12. The method of claim 11, wherein transferring electrical power from the first circuit to the second circuit further includes varying pulse width according to an amount of unused power available at the first circuit, including increasing pulse width when more power is available at the first circuit.
13. The method of claim 11, wherein alternating the acts of accumulating energy and transferring energy includes operating an electronic switch including a transistor.
14. The method of claim 9, wherein transferring electrical power from the second circuit to the first circuit includes alternating the acts of accumulating energy from the second circuit in an accumulation element and transferring energy from the accumulation element to the first circuit in accordance with a Pulse Width Modulation (PWM) scheme.
15. The method of claim 14, wherein transferring electrical power from the second circuit to the first circuit further includes varying pulse width according to an amount of insufficient power required by the first circuit, including increasing pulse width when more power is required by the first circuit.
16. The method of claim 9, wherein the accumulation element is an inductor.
17. The method of claim 9, wherein the first circuit includes a power source and a power load; and wherein the accumulation element is a component of a bidirectional DC to DC converter; the method further comprising:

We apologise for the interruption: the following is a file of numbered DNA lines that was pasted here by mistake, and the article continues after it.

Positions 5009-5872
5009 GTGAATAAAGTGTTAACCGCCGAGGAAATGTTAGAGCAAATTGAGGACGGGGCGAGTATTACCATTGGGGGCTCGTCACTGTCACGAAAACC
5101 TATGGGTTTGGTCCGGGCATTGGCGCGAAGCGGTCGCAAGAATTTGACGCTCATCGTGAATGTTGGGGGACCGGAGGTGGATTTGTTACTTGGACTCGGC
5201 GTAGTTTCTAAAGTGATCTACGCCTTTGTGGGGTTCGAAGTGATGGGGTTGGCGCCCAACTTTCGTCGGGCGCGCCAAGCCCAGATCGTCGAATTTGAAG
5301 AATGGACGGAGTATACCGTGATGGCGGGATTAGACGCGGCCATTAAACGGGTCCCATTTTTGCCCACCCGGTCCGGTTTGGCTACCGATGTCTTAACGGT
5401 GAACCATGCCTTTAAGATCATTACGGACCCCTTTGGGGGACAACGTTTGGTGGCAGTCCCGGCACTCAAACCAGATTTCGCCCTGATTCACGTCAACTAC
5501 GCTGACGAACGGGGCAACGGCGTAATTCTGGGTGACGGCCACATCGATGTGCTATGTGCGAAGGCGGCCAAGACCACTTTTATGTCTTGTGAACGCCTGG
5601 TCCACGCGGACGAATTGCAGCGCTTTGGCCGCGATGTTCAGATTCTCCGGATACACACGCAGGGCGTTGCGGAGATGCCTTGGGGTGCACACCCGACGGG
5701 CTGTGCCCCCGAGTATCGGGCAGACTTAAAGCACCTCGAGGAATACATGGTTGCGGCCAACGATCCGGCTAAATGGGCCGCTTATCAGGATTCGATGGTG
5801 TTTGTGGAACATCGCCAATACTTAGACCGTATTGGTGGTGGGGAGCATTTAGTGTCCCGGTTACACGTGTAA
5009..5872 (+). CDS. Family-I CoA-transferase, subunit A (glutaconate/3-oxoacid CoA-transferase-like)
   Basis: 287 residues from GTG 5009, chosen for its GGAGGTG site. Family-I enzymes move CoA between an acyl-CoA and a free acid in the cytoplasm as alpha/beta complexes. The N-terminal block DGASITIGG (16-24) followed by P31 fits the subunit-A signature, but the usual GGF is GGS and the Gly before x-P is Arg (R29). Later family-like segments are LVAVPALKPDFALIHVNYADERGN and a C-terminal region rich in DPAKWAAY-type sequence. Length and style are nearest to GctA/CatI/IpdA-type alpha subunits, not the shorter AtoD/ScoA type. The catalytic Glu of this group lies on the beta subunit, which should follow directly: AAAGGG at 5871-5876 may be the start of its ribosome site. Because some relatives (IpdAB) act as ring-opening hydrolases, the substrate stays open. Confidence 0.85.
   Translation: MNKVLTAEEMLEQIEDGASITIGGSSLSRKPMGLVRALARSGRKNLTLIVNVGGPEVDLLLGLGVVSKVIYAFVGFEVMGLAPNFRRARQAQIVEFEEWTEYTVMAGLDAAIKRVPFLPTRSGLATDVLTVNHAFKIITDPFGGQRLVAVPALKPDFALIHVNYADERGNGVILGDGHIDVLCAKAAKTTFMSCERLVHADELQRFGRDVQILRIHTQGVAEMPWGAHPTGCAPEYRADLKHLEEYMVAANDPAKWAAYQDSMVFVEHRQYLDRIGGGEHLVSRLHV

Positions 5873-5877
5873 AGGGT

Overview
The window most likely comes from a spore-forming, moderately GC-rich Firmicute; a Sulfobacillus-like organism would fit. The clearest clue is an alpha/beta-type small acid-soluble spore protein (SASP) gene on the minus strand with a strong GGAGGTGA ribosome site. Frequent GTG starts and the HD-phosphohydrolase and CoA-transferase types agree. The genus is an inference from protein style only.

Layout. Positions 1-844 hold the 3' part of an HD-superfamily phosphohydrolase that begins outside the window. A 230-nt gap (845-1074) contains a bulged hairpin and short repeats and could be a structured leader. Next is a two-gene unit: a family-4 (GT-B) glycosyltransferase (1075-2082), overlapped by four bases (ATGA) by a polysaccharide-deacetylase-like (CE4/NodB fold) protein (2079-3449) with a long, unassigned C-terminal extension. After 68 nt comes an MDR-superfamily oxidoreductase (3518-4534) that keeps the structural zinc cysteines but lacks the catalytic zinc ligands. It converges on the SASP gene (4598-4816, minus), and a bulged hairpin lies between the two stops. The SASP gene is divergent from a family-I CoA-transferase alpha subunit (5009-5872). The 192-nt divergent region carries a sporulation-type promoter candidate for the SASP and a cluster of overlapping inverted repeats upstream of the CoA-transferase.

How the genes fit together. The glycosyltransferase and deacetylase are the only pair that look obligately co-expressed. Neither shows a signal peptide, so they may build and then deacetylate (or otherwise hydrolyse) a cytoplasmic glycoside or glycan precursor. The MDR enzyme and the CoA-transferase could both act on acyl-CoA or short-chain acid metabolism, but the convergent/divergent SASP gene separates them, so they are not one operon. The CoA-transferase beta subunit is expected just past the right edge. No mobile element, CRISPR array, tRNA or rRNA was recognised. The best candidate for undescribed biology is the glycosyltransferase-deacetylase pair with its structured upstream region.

connecting the bidirectional DC to DC converter in series with the power source and the power load;
measuring a voltage drop across the power load to generate a voltage measurement; and
selecting between the first operational mode and the second operational mode based on the voltage measurement.
18. The method of claim 9, wherein the first circuit includes a power source and a power load; and wherein the accumulation element is a component of a bidirectional DC to DC converter; the method further comprising:
receiving a first signal to control the first operational mode;
receiving a second signal to control the second operational mode;
operating a first electronic switch according to the first signal; and
operating a second electronic switch according to the second signal; wherein
the first electronic switch and the second electronic switch are components of the bidirectional DC to DC converter.